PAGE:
In the dendrogram, the outgroups are all freshwater dwellers, and Tribolodon is divided into two clusters, freshwater (T. ezoe-T. nakamurai) and anadromous (T. brandtii-T. hakonensis) clusters. Therefore, it seems reasonable to infer that the anadromous Tribolodon species had been derived from the genus founder which had the same primitive non-anadromous life history as the outgroups, the first anadromous species probably having two modes of life, anadromous and river-resident, like T. hakonensis.

Genetic similarity between Tribolodon and Pseudaspius

Pseudaspius leptocephalus is the nearest neighbor of Tribolodon in the dendrogram. Kartavtsev et al. (2001) have reported a similar result. Genetic distances between them, D=0.450–0.895 (mean 0.670), correspond to the inter-generic level applied to American cyprinids, D=0.11–1.35 (mean 0.73) (Buth et al., 1991). However, the genetic distance between P. leptocephalus and T. ezoe (D=0.450) is smaller than those between T. hakonensis and T. ezoe or T. nakamurai, fitting also into the inter-specific range determined for American cyprinid genera, D=0.04–0.97 (mean 0.20) (Buth et al., 1991). Taking the similarity of pharyngeal teeth morphology between Tribolodon and Pseudaspius (Tomoda, 1984, 1998) into consideration, it is highly probable that Pseudaspius is the nearest sister group of Tribolodon. Further analyses on morphology and DNA should be performed.

Intra-specific differentiation of Tribolodon hakonensis

In Tribolodon hakonensis, only the anadromous form was found in the Maritime Territory and Korean Peninsula before (Uchida, 1939; Gavrenkov and Ivankov, 1979; Dai et al., 1982; Jeon and Sakai, 1984). This presents a striking contrast with Western Japan, neighboring the Korean Peninsula, where the river-resident form prevails (Nakamura, 1969). The Samchokoship River population from southern Korea examined in the present study, however, is thought not to have been exposed to seawater based on its otolith Sr/Ca analysis (unpubl. data). The Tumnin River population from the northern Maritime Territory may also be river-resident because the collection site is located more than 100 km from the river mouth and some semi-adult fish larger than 20 cm SL were collected in non-spawning season. These may be the first records of the river-resident form of T. hakonensis on the continental side of its range.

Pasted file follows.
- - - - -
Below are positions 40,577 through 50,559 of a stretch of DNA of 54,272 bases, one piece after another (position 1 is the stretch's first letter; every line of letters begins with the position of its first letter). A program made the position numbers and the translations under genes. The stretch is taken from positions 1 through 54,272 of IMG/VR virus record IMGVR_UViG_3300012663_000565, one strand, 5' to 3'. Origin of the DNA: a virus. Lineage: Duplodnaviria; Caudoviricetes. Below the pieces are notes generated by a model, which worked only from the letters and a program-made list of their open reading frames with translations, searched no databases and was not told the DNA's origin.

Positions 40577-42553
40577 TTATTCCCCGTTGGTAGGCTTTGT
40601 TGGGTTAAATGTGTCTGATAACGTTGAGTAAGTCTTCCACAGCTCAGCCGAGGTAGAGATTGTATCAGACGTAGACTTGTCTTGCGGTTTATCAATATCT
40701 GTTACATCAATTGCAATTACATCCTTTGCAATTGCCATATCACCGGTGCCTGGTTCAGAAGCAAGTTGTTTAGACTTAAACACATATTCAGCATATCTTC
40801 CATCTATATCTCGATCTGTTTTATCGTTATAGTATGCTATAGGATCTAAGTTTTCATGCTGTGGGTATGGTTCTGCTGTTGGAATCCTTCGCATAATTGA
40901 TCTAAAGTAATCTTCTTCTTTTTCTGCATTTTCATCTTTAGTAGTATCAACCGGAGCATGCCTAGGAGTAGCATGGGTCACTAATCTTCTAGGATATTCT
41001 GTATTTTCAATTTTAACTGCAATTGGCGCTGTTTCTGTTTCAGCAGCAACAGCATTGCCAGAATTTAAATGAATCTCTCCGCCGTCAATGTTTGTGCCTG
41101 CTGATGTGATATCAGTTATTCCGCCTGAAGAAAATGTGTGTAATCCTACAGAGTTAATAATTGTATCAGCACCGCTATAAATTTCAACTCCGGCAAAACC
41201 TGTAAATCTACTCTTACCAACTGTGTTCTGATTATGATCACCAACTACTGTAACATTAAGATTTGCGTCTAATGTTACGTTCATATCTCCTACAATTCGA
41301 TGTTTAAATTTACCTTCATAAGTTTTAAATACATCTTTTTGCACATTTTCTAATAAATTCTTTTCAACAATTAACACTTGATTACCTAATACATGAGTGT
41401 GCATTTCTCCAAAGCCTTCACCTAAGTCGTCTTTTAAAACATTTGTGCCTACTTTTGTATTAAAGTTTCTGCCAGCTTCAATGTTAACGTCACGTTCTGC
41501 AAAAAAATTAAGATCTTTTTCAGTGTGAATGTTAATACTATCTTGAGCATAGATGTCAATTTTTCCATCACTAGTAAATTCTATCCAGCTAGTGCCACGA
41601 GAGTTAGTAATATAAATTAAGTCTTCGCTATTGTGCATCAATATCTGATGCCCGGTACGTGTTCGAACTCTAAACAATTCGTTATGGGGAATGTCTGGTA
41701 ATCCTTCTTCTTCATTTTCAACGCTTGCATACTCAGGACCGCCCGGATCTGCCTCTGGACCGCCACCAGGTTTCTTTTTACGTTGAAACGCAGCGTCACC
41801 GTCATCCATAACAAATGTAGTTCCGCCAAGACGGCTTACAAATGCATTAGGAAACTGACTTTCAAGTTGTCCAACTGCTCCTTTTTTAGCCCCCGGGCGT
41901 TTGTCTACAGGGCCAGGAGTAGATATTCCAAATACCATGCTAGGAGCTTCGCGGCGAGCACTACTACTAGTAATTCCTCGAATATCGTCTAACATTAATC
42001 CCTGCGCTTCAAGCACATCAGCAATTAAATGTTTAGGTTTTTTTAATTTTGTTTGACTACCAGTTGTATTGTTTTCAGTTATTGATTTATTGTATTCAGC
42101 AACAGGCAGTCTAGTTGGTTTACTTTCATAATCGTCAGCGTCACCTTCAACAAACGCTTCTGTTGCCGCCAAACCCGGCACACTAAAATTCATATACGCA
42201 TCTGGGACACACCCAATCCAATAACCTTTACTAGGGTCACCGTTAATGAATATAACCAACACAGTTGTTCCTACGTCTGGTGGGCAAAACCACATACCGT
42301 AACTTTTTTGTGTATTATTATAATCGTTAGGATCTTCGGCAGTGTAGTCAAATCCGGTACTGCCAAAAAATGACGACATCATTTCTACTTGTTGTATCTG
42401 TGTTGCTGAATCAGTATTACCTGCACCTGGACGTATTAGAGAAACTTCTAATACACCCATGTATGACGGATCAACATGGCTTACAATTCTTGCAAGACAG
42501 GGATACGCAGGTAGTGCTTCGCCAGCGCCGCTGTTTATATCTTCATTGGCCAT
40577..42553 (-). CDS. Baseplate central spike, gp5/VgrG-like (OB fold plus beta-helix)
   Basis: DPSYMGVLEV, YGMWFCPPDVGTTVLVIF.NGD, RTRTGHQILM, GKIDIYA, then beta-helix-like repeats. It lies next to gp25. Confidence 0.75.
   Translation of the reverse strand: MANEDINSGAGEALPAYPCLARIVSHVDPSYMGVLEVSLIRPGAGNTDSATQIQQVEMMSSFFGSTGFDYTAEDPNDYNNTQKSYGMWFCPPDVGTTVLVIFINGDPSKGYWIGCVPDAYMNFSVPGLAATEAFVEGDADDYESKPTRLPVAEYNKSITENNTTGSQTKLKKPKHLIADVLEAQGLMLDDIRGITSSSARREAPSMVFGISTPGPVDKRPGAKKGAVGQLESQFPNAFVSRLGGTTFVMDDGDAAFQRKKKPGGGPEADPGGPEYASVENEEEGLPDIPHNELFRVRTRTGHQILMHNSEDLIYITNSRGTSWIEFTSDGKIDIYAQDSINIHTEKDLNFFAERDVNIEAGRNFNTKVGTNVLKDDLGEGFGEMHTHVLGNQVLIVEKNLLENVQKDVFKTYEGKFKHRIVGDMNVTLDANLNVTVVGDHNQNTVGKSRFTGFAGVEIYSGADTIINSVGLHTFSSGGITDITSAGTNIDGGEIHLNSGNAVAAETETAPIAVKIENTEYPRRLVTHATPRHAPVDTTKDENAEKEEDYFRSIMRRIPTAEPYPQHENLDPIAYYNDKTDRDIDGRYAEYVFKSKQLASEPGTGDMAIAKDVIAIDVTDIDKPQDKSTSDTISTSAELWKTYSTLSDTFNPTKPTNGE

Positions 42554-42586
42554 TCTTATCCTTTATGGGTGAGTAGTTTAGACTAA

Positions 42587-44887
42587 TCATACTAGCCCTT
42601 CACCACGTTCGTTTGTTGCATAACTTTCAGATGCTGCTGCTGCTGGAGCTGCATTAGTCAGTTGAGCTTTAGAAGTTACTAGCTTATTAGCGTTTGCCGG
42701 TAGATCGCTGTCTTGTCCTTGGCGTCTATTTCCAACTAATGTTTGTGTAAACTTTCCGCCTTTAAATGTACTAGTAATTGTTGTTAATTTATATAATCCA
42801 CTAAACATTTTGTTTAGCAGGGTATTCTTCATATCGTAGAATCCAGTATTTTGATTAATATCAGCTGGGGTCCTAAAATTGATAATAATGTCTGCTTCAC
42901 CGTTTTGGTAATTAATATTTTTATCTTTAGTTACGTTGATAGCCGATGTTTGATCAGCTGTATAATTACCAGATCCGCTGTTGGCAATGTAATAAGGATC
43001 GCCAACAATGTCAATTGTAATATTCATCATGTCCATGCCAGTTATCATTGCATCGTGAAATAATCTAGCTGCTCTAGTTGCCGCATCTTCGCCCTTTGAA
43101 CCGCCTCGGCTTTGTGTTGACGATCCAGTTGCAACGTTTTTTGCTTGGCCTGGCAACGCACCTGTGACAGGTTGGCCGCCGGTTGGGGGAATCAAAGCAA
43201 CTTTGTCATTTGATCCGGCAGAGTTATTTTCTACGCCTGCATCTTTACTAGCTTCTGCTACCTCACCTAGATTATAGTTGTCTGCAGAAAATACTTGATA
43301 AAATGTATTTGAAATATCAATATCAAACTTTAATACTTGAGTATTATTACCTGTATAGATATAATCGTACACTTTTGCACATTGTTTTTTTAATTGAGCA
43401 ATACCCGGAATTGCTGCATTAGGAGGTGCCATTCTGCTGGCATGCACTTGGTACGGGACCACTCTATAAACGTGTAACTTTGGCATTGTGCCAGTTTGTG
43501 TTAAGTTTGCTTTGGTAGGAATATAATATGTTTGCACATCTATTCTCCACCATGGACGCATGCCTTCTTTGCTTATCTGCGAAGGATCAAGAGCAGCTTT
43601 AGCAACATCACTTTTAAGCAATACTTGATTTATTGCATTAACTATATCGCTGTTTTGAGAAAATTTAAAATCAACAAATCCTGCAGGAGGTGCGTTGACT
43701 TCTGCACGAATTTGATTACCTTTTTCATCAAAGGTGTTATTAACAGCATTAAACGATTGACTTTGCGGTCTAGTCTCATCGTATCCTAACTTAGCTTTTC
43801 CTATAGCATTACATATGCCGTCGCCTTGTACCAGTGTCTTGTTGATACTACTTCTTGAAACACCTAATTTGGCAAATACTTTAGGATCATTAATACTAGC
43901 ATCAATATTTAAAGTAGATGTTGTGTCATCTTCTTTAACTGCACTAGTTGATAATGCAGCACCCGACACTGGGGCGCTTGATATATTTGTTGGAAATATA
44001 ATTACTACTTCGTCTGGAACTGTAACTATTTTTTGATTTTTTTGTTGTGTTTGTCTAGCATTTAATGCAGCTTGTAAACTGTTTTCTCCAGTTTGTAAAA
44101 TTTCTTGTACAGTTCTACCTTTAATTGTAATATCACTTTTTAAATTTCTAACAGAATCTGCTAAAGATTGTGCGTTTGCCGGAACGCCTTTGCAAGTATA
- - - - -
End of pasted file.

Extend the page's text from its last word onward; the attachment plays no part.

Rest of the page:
The Korean river-resident population of T. hakonensis does not share the Prot-2*100 allele with the river-resident Tumnin and Japanese populations, but does the same allele (*85) with the anadromous Vladivostok population (Fig. 3). This suggests that the populations from the southern Maritime Territory to Korea originated in the anadromous colonizer, being different from Sakhalin-Japan side populations (plus population from northern Maritime Territory), and the Korean river-resident population was secondarily landlocked in the southernmost range.

The Tsushima population of T. hakonensis has both Prot-2* alleles (*85 and *100), probably caused by allelic introgression between the Japanese and continental populations. No further introgression is seen beyond the Tsushima population, indicating that the secondary population contact between the two regions might have occurred recently (maybe in the last glacial epoch), and the land connection or freshwater habitat connection at that time was so restricted as to minimize introgression between the two regions even in the anadromous T. hakonensis. In fact, based on geological evidences, Ohshima (1991) insisted there was no land connection between Japan and Korea in the last glacial epoch.

Intra-specific differentiation of Tribolodon brandtii

Japanese Tribolodon brandtii has been divided into two types, “Maruta” type from Tokyo Bay and “Jusan-ugui” type from Aomori Prefecture, based on their mean lateral-line scale number, 83 or less (mean 80, range 76–83) for the former and 83 or more (mean 88, range 83 -95) for the latter (Nakamura, 1969). Although both live an anadromous life, the “Jusan-ugui” type is slightly less tolerant to salinity than the “Maruta” type (Nakamura, 1969). The reported lateral-line scale numbers indicate that the Sendai Bay population (Iwate population in the present study) is included in the “Maruta” type (Zama, 1999), and the continental populations (Gavrenkov and Ivankov, 1979; Dai et al., 1982; Jeon and Sakai, 1984), Sakhalin populations (Gritsenko, 1974), Hokkaido populations (Sakai and Hamada, 1985) and Sea of Japan populations from the Tohoku District (Onodera and Honma, 1976) all fall in the “Jusan-ugui” type.